Thoughts on the bog at Little Rice Lake

Thoughts on the bog at Little Rice Lake


Mush and I went out there sometimes, on the east side where the hills drop into a stand of tamaracks.  It was a swamp of very old trees and many of them were floating, part of the bog that surrounded the entire lake.  I think we had the idea we could get to the open water if we were brave enough to walk out to the edge.  We never did, even the largest roots sank a few inches when we stepped on them.  When we pressed a dead sapling through an opening in the tangle it went easily, without finding bottom.  Along the west side was a more traditional floating bog, a thick mat of willows and grasses.  Doc Moberg had leased access there for duck hunting and I sometimes went there with his sons Peter and Steven.  Someone had made a walkway from wooden planks out to access the open water.  That was the only way onto the lake, unless it was winter.

I drink Islay scotch, COAL ILA and Lagavulin, because it tastes like bog, like animal and undergrowth, it brings to mind lakes in Minnesota.  It lets me think of the way beavers lay dams across creeks and how muskrats stack their houses.  Its breath is similar to the way the earth itself climbs onto the night air in that country in those short days of afterwinter, when last year’s bent cattails line the shorelines and the wind has yet to find the dust and heat from the Dakotas to force the coming summer.

But I rarely drink when I’m writing.  Though I do sometimes let my pencil wander to get some relief from the more difficult job of making everything right.  This morning I found some of that writing from a few nights ago, something about falling through the bog on Little Rice Lake and feeling the cold tamarack brown water filling my body and watching the simple daylight disappear above.  It told of me watching, in the dark murk, the still winter slow paddling of black snapping turtles.  I found Romaine Thomas’s cows, the ones duck hunters frightened out onto the floating willows in an early morning barrage of shotgunning thirty years before.  They were standing in the brown sludge at the bottom, their black and white hides leather brown from a third of a century in the tannin water.  Sticklebacks and red bellied mud minnows swam in schools under their briskets and around their large nostrils.  A springing heifer was on her front knees, the hoofs of her unborn calf showing against the inside of her skin.  In that same passage there was a description of a giant pike passing above, strait backed and stalking the weeds for young bass.  Details went on at length about the size of the tamarack, how they tipped and began to sink when stepped on and the way theirs and the willow roots reached down and into each other from their grass matted station above.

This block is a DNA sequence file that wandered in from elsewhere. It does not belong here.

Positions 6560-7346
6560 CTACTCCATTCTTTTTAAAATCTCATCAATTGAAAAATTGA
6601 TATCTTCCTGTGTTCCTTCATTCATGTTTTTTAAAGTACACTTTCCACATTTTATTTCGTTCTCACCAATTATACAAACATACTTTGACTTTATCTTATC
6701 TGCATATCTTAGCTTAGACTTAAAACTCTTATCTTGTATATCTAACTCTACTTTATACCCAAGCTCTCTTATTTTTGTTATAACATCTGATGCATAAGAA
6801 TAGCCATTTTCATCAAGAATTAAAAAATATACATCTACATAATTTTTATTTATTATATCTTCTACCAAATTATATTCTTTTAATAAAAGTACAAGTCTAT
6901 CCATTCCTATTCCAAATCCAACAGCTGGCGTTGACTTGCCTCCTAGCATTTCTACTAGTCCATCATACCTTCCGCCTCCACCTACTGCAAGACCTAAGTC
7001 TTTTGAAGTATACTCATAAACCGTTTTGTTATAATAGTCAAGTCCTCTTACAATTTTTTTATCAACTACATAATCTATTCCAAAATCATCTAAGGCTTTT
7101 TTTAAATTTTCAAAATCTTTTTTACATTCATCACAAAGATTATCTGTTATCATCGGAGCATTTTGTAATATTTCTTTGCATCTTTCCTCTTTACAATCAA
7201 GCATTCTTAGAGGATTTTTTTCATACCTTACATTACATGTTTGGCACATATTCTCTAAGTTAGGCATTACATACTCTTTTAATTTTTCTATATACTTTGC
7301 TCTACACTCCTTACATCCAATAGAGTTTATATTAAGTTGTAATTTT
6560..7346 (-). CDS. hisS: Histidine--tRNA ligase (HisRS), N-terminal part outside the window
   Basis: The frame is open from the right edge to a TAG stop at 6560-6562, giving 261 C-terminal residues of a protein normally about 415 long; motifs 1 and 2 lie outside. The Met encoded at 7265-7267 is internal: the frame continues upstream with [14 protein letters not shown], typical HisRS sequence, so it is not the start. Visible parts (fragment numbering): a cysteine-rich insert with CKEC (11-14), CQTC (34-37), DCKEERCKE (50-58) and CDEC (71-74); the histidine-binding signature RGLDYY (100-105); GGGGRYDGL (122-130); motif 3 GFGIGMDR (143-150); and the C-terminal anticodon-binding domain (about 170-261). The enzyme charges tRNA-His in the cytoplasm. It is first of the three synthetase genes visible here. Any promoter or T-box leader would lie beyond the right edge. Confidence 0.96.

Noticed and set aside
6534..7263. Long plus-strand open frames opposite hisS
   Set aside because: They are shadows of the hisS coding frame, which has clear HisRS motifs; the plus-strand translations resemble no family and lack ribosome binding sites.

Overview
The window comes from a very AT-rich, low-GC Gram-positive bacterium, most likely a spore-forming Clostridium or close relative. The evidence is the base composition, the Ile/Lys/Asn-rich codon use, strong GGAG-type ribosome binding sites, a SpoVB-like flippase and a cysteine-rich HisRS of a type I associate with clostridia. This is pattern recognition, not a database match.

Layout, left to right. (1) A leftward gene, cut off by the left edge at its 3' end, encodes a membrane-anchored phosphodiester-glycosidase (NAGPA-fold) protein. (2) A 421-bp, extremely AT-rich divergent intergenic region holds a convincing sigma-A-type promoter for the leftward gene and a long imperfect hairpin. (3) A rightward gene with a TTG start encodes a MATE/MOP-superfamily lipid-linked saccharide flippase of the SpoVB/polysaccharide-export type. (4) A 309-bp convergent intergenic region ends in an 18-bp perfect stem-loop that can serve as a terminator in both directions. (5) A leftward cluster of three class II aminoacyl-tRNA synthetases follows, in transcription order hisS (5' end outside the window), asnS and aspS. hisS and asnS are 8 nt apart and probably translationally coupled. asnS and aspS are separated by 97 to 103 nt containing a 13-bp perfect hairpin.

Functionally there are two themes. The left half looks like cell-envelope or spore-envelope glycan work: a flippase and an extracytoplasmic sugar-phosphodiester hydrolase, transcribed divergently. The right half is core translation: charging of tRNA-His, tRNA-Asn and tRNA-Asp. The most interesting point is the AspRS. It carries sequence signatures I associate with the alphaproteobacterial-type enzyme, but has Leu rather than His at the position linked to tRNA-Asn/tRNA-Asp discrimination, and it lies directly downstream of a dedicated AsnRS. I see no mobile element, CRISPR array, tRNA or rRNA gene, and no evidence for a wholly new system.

These things would not fit into any real work, but I am interested in the source of them.  Even though I didn’t misstep a tamarack root and slip beneath the bog on that lake; did not become fluid with the tannin stained water and there is no way to know if Mr. Thomas’s cattle are preserved down in those depths, (if they are, surely they are not standing.)  These must be the tailings from stories and speculations I know from that place and time.  The pike is probably the one Author Rienbold shot with his twelve gauge while skating the thin November ice hunting muskrats there as a boy.  I have no idea if turtles wintered there, it’s an educated guess.  Little Rice Lake would be an ideal hiding place for an old wintering snapper.  She would find in the surrounding south facing sandy hills an ideal place to hide her eggs in the spring.

At first thought, the underwater fantasy seems to be derived from old fears, from stories of men and cattle lost in the northern bogs.  But I don’t think this is it; I think these are more indications of entry points into my own history.  I know these things have origins in my stories and the memories I have absorbed over time.  Working on such things now has merely brought them to the surface.  Gunners did scare some of Mr. Thomas’s cattle too far out on the bog where they were lost but I think part of their reappearance came from a story about a farmer who made life like cow mannequins with the skins of butchered Holsteins on brush piles.  For awhile one summer they appeared as macabre installations to passing cars as their headlights panned them in the night. The idea there are leather cattle preserved in the depths of a lake in the hills is an easy extension from that.  It is likely each idea has a thread that could be followed back to the stories and histories I already know.

Miranda Weiss once told me that if I moved back there I would likely lose these kinds of connections because they are, among other things, expressions of longing for that place.  Now, working on this again, varying degrees of these images are waiting everywhere, mold from old and new dreams drawn up from forgotten wishes.  The interesting thing is how this improves more useful images, how perfectly I can imagine the way milkweed seed rises when it follows the wind, the suddenness of a great horned owl flying into a night window, or the soft pluck of the bittern in a spring swamp.  It seems I am working, not from having, but from desire.